Estimates of the prevalence of ciguatera poisonings vary widely, partly because many cases are misdiagnosed or not reported at all. For example, CDC and others estimate that only 2-10% of ciguatera cases are actually reported in the United States. Shepherd (2007) estimates of annual ciguatera cases worldwide to be at least 50,000.

In the United States, there were 60 outbreaks and 205 cases reported between 1993 and 1997; Hawaii averaged 8 outbreaks and 29 reported cases per year, between 1990 and 1998, whereas Florida averaged 5.4 outbreaks and 21 cases per year between 1994 and 2003 (Nesheim and Yatkine 2007).

Testing and Diagnosis

There are tests available for detecting ciguatera in fish, the most common being the mouse bioassay, but they are complicated and can take more than four days to obtain results. Several simpler and quicker field tests for the toxin have been developed, but they either remain untried and untested or have had unacceptably high rates of erroneous results. Several tests that could yield results quicker are under development by government and private entities including one by the the Food and Drug Administration's Seafood Products Research Center. A major obstacle in the development of rapid testing is the sampling problem created by the normally large variation in toxin content within and between individuals.

Likewise, there are no accurate diagnostic tests for ciguatera poisoning. Currently, diagnosis of the condition is done based upon symptoms and upon the patient's immediate food consumption history.


Gastrointestinal symptoms, including diarrhea and vomiting, are the first to appear and can quickly lead to dehydration and shock. Other related symptoms can include excessive salivation and abdominal pain. Neurological symptoms follow the gastrointestinal ones and include hypersensitivity to cold, inversion of cold and hot sensations (hot feels cold and cold feels hot), numbness or "pins and needles" feeling in the limbs and lips, dizziness, ataxia, tremors, muscular stiffness, hypersensitivity of the nipples, depression, itching, and general muscle pain. Patients sometimes also complain about overall weakness, dry mouth, and blurred vision. Sometimes, cardiac symptoms such as slow heart beat (bradycardia) and hypertension are also observed, especially in older or overweight patients.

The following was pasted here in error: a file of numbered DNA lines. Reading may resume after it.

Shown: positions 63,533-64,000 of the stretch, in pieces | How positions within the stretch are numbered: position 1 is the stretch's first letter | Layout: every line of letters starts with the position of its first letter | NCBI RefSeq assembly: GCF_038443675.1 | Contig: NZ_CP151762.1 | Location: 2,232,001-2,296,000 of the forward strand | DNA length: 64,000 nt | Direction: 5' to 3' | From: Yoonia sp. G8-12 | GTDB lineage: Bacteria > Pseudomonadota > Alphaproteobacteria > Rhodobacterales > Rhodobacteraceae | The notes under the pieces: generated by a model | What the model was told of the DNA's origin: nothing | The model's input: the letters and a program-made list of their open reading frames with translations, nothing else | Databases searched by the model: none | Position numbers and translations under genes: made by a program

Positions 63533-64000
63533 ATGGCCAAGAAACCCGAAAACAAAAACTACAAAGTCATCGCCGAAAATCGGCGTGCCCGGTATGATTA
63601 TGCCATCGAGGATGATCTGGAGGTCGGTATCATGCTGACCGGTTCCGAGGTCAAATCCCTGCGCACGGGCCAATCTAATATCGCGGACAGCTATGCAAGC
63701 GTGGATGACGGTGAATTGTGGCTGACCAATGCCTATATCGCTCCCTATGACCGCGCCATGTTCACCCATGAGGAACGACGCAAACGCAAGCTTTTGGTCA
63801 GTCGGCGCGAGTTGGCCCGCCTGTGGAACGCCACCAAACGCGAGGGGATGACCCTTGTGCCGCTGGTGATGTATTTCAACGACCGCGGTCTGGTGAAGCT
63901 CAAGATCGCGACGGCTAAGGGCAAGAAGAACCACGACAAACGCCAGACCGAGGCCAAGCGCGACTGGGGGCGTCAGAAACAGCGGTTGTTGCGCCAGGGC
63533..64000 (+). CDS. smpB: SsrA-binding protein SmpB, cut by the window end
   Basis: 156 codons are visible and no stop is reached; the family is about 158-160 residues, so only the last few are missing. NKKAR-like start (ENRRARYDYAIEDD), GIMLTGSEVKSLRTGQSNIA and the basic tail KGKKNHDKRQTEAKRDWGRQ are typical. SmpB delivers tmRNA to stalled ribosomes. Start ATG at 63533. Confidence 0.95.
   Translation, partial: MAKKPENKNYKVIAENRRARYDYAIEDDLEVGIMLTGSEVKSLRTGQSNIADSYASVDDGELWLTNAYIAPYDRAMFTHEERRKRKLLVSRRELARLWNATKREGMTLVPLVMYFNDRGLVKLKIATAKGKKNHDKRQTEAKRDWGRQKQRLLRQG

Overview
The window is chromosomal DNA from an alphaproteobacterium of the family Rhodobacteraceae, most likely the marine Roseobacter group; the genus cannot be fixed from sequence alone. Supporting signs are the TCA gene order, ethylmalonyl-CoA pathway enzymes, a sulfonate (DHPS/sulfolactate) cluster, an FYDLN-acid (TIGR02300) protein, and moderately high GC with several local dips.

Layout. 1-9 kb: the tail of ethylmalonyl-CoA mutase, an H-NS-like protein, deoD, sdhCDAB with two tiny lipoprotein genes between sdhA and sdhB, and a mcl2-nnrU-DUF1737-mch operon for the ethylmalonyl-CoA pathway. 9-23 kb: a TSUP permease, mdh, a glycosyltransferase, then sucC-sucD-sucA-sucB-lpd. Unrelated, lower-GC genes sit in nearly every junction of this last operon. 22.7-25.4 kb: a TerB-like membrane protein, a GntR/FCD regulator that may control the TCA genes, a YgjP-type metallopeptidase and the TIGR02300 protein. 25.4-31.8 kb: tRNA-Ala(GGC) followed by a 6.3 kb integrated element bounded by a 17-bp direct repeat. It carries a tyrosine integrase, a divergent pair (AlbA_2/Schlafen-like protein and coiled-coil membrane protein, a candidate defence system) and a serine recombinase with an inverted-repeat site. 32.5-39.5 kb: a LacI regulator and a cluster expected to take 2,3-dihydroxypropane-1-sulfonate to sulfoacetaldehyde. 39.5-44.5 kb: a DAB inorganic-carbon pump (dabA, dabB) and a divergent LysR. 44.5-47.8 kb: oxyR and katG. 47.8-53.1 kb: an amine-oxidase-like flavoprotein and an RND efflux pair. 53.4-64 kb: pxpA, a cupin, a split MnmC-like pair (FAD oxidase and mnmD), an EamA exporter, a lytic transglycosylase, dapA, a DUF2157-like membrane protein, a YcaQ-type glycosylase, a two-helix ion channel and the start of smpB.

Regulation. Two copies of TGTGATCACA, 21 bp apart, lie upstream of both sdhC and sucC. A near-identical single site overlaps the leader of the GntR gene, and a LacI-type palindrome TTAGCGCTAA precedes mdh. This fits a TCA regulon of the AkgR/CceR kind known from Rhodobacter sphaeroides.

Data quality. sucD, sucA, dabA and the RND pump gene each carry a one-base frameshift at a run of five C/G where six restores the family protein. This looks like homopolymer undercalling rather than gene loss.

Onset of symptoms is usually quick (1-3 hours after ingestion of contaminated fish), but symptoms can appear as soon as 20 minutes after ingestion of the toxins or can be delayed for 12 hours or longer. Normally symptoms last two or three weeks, but some can become chronic and last for more than a year.


There is no specific treatment for ciguatera poisoning. Normally patients are given supportive treatment, and therapies for amelioration of symptoms. Decontamination of the gastrointestinal tract with activated charcoal may be valuable if done within 3-4 hours of ingestion, and use of antiemetics may help control vomiting. Volume replacement therapy is often essential to counteract fluid loss due to vomiting and diarrhea, and use of atropine is recommended for treatment of bradycardia. Analgesics to control pain, and antihistamines to reduce itching are also commonly administered to ciguatera patients. The use of mannitol has become common in the treatment of ciguatera poisoning after early reports of significant improvement of symptoms after intravenous administration (Palafox et al. 1988), but its mode of action is still unknown.